If you’re like me and you prefer using Ubuntu over macOS, but you also have to use a Mac for work, you may be wondering how to install Ubuntu on a Mac.
While it’s possible to do a dual-boot setup, I find it much simpler to just use a virtual machine. This way, I can have the best of both worlds – Ubuntu for my personal use, and macOS for work.
Plus, it’s easy to set up and doesn’t require any messy partitioning of your hard drive. So if you’re interested in learning how to install Ubuntu on a Mac virtual machine, read on!
Since its inception, Apple has strictly controlled which operating systems are allowed to run on its Mac computers.
In recent years, however, the company has become more open to letting users install other operating systems on its hardware. One popular option is to install Ubuntu on a Mac using a virtual machine.
A virtual machine is a piece of software that allows you to run an operating system within another operating system. This is different from dual-booting, in which you would install Ubuntu alongside macOS on your computer’s hard drive.
Installing Ubuntu on a Mac using a virtual machine is a great way to get started with the Linux operating system without putting your entire computer at risk.
In this guide, we’ll show you how to set up a virtual machine and install Ubuntu 18.04 LTS (Bionic Beaver) on your Mac.
What you’ll need
- An Intel-based Mac
- At least 2 GB of RAM, more recommended
- Internet connection
- A blank DVD or USB flash drive (4GB or larger)
- Optional: A copy of the Ubuntu Desktop ISO image
Creating a virtual machine
Creating a virtual machine on your Mac is a great way to test new software or run an operating system that’s not supported by Apple. Virtual machines are also a handy way to run different versions of macOS side-by-side, or even to test beta versions of upcoming releases.
There are a few different ways to create a virtual machine on your Mac. One popular option is to use the free VMware Fusion software from vmware.com. Another option is to use the paid Parallels Desktop software from parallels.com.
In this guide, we’ll show you how to create a virtual machine using VMware Fusion. We’ll also show you how to install the Ubuntu operating system on your new virtual machine.
If you want to install Ubuntu on a Mac, the best way to do it is to create a virtual machine using VMware Fusion or Parallels Desktop. This will allow you to run Ubuntu alongside macOS, and you can switch between the two operating systems whenever you want.
Installing Ubuntu on a virtual machine is fairly easy, but there are a few things you need to do before you get started. First, you need to download the Ubuntu ISO file. You can get this from the Ubuntu website.
Once you have the ISO file, launch VMware Fusion or Parallels Desktop and create a new virtual machine. When prompted, select the ISO file as the source for your virtual machine. Follow the prompts to complete the installation process.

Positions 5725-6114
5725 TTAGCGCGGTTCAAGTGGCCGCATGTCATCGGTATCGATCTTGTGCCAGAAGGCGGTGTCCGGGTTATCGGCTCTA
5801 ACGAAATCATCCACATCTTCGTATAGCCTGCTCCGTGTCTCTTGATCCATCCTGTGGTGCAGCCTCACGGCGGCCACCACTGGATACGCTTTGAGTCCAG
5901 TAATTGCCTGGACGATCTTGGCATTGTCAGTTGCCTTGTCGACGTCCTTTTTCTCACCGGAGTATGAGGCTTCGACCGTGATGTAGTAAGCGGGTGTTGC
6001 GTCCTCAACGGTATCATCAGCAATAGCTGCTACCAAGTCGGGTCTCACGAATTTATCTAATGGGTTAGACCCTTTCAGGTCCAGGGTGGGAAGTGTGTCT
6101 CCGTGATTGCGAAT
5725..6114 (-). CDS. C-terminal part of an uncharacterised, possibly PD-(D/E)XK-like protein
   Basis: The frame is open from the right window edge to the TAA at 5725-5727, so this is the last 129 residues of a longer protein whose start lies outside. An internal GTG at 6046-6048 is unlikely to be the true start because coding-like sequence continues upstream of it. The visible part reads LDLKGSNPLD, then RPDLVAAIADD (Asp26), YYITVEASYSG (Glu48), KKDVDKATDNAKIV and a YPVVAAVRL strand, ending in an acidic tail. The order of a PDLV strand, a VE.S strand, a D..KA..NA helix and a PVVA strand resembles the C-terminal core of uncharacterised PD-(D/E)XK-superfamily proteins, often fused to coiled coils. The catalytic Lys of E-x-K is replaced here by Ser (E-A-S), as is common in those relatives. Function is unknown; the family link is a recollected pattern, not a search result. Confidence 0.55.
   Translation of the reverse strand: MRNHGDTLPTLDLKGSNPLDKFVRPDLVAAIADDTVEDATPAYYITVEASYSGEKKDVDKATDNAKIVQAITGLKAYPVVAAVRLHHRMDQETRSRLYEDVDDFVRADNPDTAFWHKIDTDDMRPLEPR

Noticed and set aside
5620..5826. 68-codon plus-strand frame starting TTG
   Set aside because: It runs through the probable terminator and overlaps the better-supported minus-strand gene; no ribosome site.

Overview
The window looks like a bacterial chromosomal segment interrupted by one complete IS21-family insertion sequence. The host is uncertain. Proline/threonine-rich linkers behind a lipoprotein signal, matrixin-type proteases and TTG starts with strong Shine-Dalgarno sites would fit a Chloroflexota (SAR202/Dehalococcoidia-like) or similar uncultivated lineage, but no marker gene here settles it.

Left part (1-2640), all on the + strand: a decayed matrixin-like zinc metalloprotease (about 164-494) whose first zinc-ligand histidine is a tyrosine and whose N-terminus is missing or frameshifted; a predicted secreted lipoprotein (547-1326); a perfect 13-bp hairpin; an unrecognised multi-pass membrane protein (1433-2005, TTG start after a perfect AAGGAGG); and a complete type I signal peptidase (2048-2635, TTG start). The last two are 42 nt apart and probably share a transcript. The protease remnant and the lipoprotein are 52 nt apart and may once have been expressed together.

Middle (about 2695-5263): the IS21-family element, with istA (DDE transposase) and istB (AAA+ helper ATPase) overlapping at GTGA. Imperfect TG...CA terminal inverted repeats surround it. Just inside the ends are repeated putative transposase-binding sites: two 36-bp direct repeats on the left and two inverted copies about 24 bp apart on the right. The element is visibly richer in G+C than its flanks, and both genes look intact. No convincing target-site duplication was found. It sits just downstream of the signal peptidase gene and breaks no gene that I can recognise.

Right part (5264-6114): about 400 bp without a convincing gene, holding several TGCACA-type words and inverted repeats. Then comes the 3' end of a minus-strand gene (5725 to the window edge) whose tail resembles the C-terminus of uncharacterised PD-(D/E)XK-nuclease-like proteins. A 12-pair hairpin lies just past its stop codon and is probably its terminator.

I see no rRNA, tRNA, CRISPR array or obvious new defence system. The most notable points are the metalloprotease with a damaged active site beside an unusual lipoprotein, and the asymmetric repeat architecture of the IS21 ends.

Once Ubuntu is installed, you can launch it from your virtual machine software. You’ll need to enter your username and password to login. After that, you’ll be able to use Ubuntu just like any other operating system.
Before you can install Ubuntu on your Mac, you’ll need to create a bootable USB drive. This will allow you to install the Ubuntu operating system and try it out before you make any permanent changes to your computer.
- Download the Ubuntu ISO file from the official website.
- UseDisk Utility to create a bootable USB drive.
- Select the downloaded ISO file as the source and choose your USB drive as the destination.
- Click “Create” to start the process.
- Once the process is complete, restart your computer and hold down the Option key while it boots up.
- Select your USB drive from the list of boot options and follow the on-screen instructions to install Ubuntu on your Mac.
Getting started with Ubuntu
Today, we’re going to get started with Ubuntu by installing it on a Mac as a virtual machine.
Installing Ubuntu on a Mac as a virtual machine is a great way to get started with learning about and using this popular Linux distribution.
What’s more, by running Ubuntu on a Mac, you can avoid having to dual boot your computer or partition your hard drive.
Best of all, since we’ll be using the free and open source Oracle VM VirtualBox software to create our virtual machine, the process is completely free. So, without further ado, let’s get started!
If you’re having trouble installing Ubuntu on your Mac, here are a few troubleshooting tips that may help.
- Make sure you have enough free space on your hard drive. You’ll need at least 10GB of free space to install Ubuntu, and more if you want to install additional software or save files on your Ubuntu partition.
- If you’re using an Intel-based Mac, make sure you’re using a version of VMware Fusion or Parallels Desktop that supports EFI-based virtual machines. Earlier versions of these programs only support BIOS-based VMs, which won’t work with Ubuntu.
- If you have an AMD-based Mac, you may need to create a custom configuration file for your virtual machine in order to get it to work with Ubuntu. For more information, see this page on the AMD website.
- If you’re using VirtualBox, make sure you’ve enabled hardware virtualization in your BIOS settings. This is usually disabled by default on most PCs; consult your computer’s documentation for instructions on how to enable it.
You have now completed installing Ubuntu on your Mac using a virtual machine. This is a great way to get started using Ubuntu without having to completely switch over from macOS.
You can now explore all that Ubuntu has to offer, including the vast selection of open source software, while still having access to your important macOS applications.